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A creative arts approach to learning with youth about bullying

Rak, Kimberly (2012) A creative arts approach to learning with youth about bullying. Master's Thesis, University of Pittsburgh.

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Bullying is a common experience for youth in the United States with 70-75% of youth reporting any experience of bullying. There are negative psychological, social, and health outcomes for all involved in bullying (victims, bullies, and victim-bullies) with implications that may last into adulthood. This research explored how youth who attended an after-school program in Pittsburgh, PA, artistically depicted their experiences and perceptions of bullying. Findings include descriptions of bullying, when and where bullying occurs, and strategies for addressing and preventing bullying. Contradictions embedded in youths’ constructions of bullying highlight the difficulties of current efforts to prevent bullying and suggest ways to productively reorient interventions and policies. Girls and boys described gender-specific differences in experiences with bullying, social influences, and intervention opportunities. Ten youth participated in six arts-based sessions that took place over the course of two months. Two small discussion groups, with a sub sample of the original participants, were held three months following the conclusion of the art sessions. The arts-based sessions involved the youth participants painting, writing, and drawing about different dimensions of bulling such as where bullying takes place and ideas for addressing bullying. At the end of each session the youth collectively shared their art and discussed the messages and meanings depicted. The textual and material data were analyzed for thematic codes. Bullying is fundamentally about social relations and power, through the marking of “insider” and “outsider” social status is generated and maintained. However, power and social relations are shifting and hence framing bullying as static and bounded produces inconsistencies in youths’ articulations of bullying. Foregrounding the social and power dynamics of bullying would translate into policies and interventions that foster a culture of cooperation, inclusiveness, respect for diversity, and diffusing authoritarianism and competitiveness. The public health significance includes the value of incorporating youth perspectives in research and interventions, use of an innovative participatory approach that is developmentally appropriate for working with youths, a youth centered understanding of bullying and the effectiveness of current prevention efforts, and suggestions for future research and practice related to bullying.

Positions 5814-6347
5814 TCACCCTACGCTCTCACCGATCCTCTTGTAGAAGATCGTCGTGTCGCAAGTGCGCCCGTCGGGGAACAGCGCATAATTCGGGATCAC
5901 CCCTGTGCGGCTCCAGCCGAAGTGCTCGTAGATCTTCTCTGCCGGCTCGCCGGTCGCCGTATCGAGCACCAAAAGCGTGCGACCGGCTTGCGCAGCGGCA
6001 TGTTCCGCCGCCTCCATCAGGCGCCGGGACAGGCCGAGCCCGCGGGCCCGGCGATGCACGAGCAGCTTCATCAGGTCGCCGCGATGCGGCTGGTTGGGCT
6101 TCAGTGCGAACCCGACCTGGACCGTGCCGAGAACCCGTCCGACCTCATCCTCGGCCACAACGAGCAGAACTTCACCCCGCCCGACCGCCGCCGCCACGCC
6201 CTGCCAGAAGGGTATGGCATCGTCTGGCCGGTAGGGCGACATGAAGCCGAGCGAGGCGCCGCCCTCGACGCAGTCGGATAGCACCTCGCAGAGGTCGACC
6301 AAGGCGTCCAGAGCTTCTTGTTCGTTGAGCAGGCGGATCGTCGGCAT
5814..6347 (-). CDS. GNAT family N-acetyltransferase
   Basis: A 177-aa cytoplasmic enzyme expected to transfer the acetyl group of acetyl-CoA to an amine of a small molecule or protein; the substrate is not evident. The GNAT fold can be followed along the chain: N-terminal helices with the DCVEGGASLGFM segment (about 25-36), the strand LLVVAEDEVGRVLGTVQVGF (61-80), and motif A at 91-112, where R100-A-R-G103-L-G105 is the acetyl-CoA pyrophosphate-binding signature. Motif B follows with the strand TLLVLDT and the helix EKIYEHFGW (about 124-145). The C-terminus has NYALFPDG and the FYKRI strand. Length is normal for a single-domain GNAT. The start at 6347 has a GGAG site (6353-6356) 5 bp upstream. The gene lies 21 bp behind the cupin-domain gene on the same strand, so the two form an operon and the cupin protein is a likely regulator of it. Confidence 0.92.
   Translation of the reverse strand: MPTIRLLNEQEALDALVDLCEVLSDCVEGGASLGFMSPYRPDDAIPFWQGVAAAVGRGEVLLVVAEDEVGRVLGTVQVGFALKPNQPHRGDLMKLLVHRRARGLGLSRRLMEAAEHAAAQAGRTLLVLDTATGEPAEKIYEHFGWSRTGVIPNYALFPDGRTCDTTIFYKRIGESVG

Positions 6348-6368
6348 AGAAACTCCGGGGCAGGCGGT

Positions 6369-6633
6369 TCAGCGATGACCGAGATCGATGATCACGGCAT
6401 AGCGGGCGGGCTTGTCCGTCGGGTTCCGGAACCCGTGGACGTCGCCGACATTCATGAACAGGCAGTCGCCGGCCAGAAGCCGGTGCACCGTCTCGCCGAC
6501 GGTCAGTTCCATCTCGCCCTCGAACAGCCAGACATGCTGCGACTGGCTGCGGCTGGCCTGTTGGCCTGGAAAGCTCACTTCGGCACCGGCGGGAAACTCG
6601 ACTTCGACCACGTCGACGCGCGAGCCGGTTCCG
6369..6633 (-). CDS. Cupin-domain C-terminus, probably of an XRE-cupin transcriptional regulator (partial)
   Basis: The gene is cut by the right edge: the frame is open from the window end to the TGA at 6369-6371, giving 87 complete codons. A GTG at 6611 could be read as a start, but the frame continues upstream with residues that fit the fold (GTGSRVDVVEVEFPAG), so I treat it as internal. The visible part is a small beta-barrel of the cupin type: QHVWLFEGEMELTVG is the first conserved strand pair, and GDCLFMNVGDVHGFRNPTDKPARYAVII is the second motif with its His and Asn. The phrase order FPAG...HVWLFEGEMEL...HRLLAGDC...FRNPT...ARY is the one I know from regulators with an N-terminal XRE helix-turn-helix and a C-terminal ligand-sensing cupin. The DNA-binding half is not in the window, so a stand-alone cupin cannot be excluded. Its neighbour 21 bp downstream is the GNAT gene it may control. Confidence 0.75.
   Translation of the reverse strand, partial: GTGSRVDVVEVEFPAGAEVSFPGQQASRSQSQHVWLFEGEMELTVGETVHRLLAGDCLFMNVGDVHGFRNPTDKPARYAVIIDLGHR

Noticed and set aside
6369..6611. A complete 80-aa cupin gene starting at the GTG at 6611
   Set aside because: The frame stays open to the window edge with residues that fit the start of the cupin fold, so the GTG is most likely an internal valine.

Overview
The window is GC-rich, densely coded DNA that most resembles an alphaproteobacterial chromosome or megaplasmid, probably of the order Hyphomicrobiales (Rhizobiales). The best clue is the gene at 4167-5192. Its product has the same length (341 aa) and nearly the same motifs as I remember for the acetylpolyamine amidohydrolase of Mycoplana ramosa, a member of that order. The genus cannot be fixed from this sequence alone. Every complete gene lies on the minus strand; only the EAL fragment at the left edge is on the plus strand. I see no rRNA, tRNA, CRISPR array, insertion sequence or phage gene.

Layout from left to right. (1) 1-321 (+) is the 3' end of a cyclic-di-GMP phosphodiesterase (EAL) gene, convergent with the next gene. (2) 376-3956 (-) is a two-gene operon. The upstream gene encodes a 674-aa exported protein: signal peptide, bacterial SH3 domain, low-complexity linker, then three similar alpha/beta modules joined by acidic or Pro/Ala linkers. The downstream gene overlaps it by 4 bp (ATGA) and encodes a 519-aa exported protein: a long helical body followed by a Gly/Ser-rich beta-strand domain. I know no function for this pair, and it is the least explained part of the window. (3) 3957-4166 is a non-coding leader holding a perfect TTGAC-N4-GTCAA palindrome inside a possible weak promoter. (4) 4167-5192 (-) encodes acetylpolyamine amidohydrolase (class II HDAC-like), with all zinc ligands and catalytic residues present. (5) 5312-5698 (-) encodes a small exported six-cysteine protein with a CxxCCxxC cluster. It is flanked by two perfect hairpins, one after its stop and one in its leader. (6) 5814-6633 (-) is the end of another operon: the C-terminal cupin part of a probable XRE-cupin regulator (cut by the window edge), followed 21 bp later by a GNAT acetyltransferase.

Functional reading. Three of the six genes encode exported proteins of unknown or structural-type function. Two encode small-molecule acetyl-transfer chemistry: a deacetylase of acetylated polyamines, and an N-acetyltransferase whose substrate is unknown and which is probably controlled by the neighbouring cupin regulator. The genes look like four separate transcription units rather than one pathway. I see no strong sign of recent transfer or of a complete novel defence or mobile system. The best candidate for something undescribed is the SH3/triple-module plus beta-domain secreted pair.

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Item Type: Other Thesis, Dissertation, or Long Paper (Master's Thesis)
Status: Unpublished
CreatorsEmailPitt UsernameORCID
Rak, Kimberly
ContributionContributors NameEmailPitt UsernameORCID
Committee ChairTerry, Martha Annmaterry@pitt.eduMATERRYUNSPECIFIED
Committee MemberYonas, Michaelmay24@pitt.eduMAY24UNSPECIFIED
Centers: Other Centers, Institutes, Offices, or Units > Asian Studies Center
Date: 10 April 2012
Date Type: Publication
Defense Date: April 2013
Submission Date: 3 April 2013
Access Restriction: No restriction; Release the ETD for access worldwide immediately.
Publisher: University of Pittsburgh
Institution: University of Pittsburgh
Schools and Programs: School of Public Health > Behavioral and Community Health Sciences
Degree: MPH - Master of Public Health
Thesis Type: Master's Thesis
Refereed: Yes
Uncontrolled Keywords: CBPR, Youth, Visual, Voices, Bullying
Date Deposited: 06 May 2015 14:48
Last Modified: 28 Jun 2023 10:56


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